By Spring 2020, a 1.3-mile stretch of Crenshaw Boulevard between 60th Street and Vernon Avenue will be transformed into an open-air museum celebrating Los Angeles' African-American community.  Now, one of the city's most powerful elected officials is looking to extend that vision even farther north.

The project, called Destination Crenshaw, was borne out of the controversial decision to run a segment of the under-construction Crenshaw/LAX light rail line at street level - a move that was billed as a cost-saving measure, though it was opposed by many residents in the surrounding community.  In response, community leaders conceived of a plan to line the at-grade section of the Crenshaw Line with public art celebrating black culture, while also adding new open spaces including a public amphitheater, 11 pocket parks and parklets, and new street trees.

Now, noting that the project "enjoys Broad public and private support," City Council President Herb Wesson is pushing for a northern extension of Destination Crenshaw.  In a motion introduced yesterday, Wesson calls for the "impressive vision and undertaking" to be continued north to the terminus of the Crenshaw/LAX Line at Obama Boulevard - freshly named in honor of the 44th President of the United States.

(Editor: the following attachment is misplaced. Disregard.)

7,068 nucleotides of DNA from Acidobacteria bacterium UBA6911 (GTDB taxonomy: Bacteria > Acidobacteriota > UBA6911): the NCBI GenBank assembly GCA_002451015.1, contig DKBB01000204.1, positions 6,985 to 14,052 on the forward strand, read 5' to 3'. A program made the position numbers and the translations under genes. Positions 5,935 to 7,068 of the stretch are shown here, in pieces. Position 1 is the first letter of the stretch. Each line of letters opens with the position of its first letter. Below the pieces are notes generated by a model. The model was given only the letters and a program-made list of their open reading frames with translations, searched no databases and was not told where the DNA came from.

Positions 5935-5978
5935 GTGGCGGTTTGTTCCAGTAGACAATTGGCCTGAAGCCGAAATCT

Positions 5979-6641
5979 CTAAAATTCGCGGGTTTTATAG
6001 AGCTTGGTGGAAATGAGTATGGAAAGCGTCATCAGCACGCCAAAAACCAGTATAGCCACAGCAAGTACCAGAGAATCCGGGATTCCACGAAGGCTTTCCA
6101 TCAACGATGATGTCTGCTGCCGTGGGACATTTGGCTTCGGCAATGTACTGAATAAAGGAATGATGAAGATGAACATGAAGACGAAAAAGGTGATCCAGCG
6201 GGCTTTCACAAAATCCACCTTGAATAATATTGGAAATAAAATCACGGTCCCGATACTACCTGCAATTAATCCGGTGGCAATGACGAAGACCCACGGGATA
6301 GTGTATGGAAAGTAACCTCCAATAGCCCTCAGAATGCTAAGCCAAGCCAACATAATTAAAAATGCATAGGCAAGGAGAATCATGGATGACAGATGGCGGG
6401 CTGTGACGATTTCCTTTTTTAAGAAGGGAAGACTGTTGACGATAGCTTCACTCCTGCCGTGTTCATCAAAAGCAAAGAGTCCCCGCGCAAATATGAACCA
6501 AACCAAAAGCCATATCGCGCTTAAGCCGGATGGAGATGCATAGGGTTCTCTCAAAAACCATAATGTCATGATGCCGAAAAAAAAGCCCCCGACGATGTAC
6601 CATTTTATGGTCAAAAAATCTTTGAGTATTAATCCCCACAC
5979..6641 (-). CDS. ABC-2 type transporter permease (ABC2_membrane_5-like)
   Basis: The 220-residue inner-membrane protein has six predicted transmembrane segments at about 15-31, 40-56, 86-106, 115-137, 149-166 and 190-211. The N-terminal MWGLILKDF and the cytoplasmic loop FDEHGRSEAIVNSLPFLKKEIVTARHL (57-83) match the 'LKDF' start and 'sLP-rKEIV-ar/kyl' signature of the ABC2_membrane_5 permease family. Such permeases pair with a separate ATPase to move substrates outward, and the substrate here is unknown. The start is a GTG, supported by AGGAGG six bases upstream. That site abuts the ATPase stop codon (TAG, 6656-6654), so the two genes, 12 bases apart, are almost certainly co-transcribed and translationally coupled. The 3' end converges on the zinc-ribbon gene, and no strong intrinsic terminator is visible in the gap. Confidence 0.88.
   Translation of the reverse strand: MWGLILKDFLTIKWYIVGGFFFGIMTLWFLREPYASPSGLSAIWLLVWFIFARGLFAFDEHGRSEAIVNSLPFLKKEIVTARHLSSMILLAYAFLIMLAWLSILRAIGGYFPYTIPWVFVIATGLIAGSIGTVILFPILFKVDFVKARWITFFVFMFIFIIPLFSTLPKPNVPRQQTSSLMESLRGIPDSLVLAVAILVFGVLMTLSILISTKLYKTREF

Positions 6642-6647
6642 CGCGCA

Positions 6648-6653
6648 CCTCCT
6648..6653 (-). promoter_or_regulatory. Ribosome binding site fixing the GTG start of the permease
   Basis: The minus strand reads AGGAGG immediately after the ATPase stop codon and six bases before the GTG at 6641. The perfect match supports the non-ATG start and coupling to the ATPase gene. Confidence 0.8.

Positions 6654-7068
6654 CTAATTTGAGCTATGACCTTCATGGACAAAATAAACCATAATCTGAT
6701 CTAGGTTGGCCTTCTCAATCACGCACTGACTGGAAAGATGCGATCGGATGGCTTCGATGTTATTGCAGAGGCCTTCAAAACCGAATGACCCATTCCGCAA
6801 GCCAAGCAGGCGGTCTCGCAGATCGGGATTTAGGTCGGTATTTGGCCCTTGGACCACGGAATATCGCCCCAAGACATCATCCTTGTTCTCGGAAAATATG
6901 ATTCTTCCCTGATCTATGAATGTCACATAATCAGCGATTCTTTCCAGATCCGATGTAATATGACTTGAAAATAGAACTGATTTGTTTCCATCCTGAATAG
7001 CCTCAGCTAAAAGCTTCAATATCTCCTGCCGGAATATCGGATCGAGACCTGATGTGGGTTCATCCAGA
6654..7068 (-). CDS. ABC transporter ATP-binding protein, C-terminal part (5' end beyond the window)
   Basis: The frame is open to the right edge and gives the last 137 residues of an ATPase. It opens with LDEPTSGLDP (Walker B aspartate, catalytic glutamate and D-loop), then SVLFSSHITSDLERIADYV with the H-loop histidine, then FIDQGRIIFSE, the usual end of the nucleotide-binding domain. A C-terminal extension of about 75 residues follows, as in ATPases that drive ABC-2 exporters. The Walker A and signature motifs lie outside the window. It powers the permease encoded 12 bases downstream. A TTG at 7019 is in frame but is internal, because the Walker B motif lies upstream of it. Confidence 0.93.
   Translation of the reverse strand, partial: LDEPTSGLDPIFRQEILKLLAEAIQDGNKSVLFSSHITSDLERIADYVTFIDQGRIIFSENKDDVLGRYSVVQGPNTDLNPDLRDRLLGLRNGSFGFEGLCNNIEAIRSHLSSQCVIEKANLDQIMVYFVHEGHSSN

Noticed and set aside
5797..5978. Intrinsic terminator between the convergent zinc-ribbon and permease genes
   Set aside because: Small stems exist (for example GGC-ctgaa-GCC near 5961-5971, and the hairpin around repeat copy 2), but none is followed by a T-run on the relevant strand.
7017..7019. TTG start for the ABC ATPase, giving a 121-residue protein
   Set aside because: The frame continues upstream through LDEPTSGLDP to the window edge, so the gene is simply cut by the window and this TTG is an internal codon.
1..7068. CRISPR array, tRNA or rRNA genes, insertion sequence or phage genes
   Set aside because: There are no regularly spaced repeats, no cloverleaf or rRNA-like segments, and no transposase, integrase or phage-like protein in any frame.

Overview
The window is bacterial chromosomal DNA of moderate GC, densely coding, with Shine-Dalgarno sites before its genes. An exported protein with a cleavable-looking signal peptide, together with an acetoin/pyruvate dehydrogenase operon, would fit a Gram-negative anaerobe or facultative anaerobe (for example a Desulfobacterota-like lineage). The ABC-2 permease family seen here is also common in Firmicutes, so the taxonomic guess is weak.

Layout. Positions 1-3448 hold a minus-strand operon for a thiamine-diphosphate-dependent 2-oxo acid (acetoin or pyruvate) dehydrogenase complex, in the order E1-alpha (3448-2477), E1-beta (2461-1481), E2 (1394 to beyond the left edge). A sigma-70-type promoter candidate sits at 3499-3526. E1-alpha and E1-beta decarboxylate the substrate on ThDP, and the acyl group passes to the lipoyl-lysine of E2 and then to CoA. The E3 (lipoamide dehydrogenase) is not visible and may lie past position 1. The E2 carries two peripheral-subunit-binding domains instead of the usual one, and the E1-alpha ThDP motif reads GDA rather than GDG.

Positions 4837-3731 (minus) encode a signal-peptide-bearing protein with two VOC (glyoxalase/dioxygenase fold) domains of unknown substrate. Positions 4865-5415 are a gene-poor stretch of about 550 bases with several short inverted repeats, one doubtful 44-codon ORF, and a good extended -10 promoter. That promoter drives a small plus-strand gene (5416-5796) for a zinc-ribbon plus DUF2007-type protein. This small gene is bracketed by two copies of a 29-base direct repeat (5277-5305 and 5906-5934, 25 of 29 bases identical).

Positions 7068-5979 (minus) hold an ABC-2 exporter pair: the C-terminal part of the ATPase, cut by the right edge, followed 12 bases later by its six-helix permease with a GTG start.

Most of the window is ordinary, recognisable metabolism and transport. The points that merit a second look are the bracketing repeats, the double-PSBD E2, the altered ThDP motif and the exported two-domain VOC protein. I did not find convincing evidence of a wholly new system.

“The Crenshaw corridor is the hub of our City’s rich African-American history and culture,” said Wesson in a statement. “It is only fitting to expand Destination Crenshaw, a project chronicling this rich history and culture, north to Obama Boulevard in honor of our first African-American President.”

Wesson's motion has been referred to the City Clerk for placement on a future City Council agenda.

Destination Crenshaw is being designed by Perkins + Will and Studio MLA, and is expected to open in advance of the Crenshaw/LAX Line.

For an in-depth look at the history and development of Destination Crenshaw, see Sahra Sulaiman's coverage at Streetsblog.